Respiratory Therapy Degrees and Colleges

Learn the job duties of respiratory therapists. Find out how to become certified in this field and which states require respiratory therapists to be licensed and review the educational requirements for these professionals and which schools offer degree programs in respiratory therapy. Schools offering Allied Health degrees can also be found in these popular choices.

What You Need to Know

Respiratory therapists help patients of all ages who suffer from breathing disorders. Associate's degrees are the most typical educational requirement for this position; although, you can also find bachelor's and a few master's degree programs that will prepare you for this type of work.

Degrees Associate of Applied Science in Respiratory Therapy Technology, Bachelor of Science in Respiratory Therapy, Master of Science in Respiratory Care
Courses Fundamentals of medical gas therapy, respiratory therapeutic modalities, patient and ventilator management, airway care and gas exchange, pharmacology for radiation therapy
Licensing Nearly all states require licensure for radiation therapists

What Does A Respiratory Therapist Do?

In this position, you will perform diagnostic blood and breathing tests in addition to providing therapy to patients with chronic breathing problems, such as asthma and cystic fibrosis. You will also provide treatment to critical care patients by managing ventilators and life support equipment. You can work in hospitals, private offices or home health care agencies.

Which Schools Offer Respiratory Therapy Degree Programs?

It is recommended that aspiring respiratory therapists complete an educational program accredited by the Commission on Accreditation for Respiratory Care (CoARC). Several community and technical colleges and even some universities across the U.S. offer accredited 2-year degree programs in respiratory therapy, respiratory care or respiratory therapist, including:

  • Tidewater Community College
  • Lone Star College
  • Goodwin College
  • Missouri Southern State University
  • Southeast Community College
  • New England Institute of Technology

Four-year and advanced degree programs can often be taken online. Some schools offering bachelor's and master's degree programs in respiratory therapy or respiratory care include:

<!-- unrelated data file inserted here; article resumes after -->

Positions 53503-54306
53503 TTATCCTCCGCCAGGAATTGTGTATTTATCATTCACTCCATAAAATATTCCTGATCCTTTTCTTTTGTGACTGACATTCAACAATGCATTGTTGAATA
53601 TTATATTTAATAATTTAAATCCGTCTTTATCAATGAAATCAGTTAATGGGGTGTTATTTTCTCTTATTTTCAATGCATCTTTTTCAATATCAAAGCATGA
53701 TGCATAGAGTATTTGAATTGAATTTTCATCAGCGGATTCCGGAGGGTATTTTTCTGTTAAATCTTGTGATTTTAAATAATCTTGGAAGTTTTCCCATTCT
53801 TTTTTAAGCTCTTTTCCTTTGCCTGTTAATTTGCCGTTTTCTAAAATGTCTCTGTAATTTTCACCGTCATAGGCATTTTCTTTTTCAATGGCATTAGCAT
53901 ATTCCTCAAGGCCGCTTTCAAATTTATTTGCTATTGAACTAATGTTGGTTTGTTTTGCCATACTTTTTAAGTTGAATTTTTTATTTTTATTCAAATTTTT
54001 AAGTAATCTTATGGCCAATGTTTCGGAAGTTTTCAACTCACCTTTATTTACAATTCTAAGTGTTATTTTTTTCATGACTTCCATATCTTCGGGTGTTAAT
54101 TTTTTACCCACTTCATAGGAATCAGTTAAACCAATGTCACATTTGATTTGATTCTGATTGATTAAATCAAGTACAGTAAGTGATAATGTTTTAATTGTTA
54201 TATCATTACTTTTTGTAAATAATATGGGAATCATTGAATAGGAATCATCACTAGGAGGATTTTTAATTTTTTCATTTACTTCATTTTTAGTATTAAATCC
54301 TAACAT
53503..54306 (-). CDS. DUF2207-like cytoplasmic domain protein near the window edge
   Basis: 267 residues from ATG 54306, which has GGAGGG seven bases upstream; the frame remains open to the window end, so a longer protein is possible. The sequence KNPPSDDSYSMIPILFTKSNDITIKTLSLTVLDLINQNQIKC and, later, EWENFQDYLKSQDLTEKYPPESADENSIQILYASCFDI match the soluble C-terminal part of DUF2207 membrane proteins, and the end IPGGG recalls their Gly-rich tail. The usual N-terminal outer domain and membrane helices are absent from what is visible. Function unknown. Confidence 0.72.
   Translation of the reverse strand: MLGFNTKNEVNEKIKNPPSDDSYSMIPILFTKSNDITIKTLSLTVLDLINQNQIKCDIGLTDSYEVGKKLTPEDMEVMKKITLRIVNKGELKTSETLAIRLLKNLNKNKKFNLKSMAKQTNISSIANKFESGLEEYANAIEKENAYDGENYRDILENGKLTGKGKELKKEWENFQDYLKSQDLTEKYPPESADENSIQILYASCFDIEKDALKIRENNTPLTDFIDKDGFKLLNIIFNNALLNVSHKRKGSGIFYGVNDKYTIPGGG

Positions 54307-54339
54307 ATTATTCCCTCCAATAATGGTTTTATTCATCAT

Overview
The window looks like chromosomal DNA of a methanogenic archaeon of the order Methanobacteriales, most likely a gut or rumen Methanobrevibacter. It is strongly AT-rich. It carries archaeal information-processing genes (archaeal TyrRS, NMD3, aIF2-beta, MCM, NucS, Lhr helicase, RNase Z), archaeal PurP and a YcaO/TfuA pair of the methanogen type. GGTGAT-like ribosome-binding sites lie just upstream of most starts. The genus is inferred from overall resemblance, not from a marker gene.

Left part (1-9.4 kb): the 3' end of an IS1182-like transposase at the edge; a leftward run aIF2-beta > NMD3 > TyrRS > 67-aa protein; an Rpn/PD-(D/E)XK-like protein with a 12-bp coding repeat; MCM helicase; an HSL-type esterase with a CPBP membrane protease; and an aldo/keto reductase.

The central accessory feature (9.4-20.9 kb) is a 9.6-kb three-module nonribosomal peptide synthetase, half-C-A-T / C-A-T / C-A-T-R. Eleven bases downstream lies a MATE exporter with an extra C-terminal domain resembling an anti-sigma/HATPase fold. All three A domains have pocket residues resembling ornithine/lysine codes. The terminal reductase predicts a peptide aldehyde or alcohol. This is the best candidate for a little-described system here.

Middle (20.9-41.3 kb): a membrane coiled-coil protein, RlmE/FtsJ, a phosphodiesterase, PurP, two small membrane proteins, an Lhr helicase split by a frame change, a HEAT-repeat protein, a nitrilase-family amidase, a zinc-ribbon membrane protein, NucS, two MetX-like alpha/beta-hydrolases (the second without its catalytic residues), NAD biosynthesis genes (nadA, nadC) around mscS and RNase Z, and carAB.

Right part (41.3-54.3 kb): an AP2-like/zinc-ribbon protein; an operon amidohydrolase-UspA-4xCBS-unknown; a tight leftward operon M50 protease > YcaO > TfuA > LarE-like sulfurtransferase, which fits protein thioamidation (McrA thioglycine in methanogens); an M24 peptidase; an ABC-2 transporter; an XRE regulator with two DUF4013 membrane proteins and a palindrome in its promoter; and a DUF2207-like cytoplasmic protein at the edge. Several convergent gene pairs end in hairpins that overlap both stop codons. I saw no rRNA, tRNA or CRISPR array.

• Cardinal Stritch University
  • University of North Carolina - Charlotte
  • University of Missouri
  • Georgia State Univerisity
  • University of Texas San Antonio
  • Northeastern University
  • California College San Diego

Which Basic Courses Will I Take in an Associate's Degree Program?

To obtain a 2-year degree in respiratory therapy or care, you must complete some basic coursework. The curriculum for an accredited program should include patient assessment and diagnostic techniques, anatomy and physiology, and pharmacology. Other courses you are likely to take include:

  • Microbiology
  • Medical physics
  • Psychology
  • Cardiopulmonary science

What Else Will I Learn in an Associate's Degree Program?

Throughout your coursework, you should learn how to use equipment, including blood gas analyzers, ventilators and oxygen tanks. You may also learn about the relationship between the heart and the lungs. You may also have the opportunity to study breathing disorders specific to children. In addition, most programs include hands-on clinical studies. Courses you can expect to take include:

  • Principles of respiratory care
  • Mechanical ventilation
  • Cardiopulmonary pathology
  • Research in respiratory care
  • Respiratory diagnostics
  • Respiratory care sciences

Which Courses Can I Expect to Take in Other Degree Programs?

Bachelor's and master's degree programs offer more advanced studies in some of the subjects you will have taken in an associate's degree program, such as those in cardiopulmonary physiology, critical care, ventilatory support, mechanical ventilation and patient management. Courses focusing on leadership are offered in master's degree programs.

Which Degrees Will Help Me Advance My Career?

Often, bachelor's or master's degree programs in respiratory therapy are designed for working professionals who are seeking to advance their knowledge of the field. The expectation is that students will already be licensed. You will have the opportunity to cover advanced topics in patient care and cardiopulmonary and respiratory disorders while enrolled in such a program. In addition, you may have the opportunity to take courses in leadership. You may also be able to learn more about healthcare management, finance and policy. You can generally expect a required practicum or internship as well.

Do I Need a License or Certification?

In all states except for Alaska, respiratory therapists are required to have a license. To obtain a license, you must pass the Certified Respiratory Therapist (CRT) exam offered by the National Board for Respiratory Care and seek approval from your state licensing board. A background check may be a part of the licensure process. If you perform well on two additional exams, you can earn a credential as a registered respiratory therapist (RRT). Upon earning your license, you can also choose to become certified in a special area, such as neonatal respiratory therapy, pulmonary function or sleep disorders.

To continue researching, browse degree options below for course curriculum, prerequisites and financial aid information. Or, learn more about the subject by reading the related articles below:

  • 1. Degree Options:
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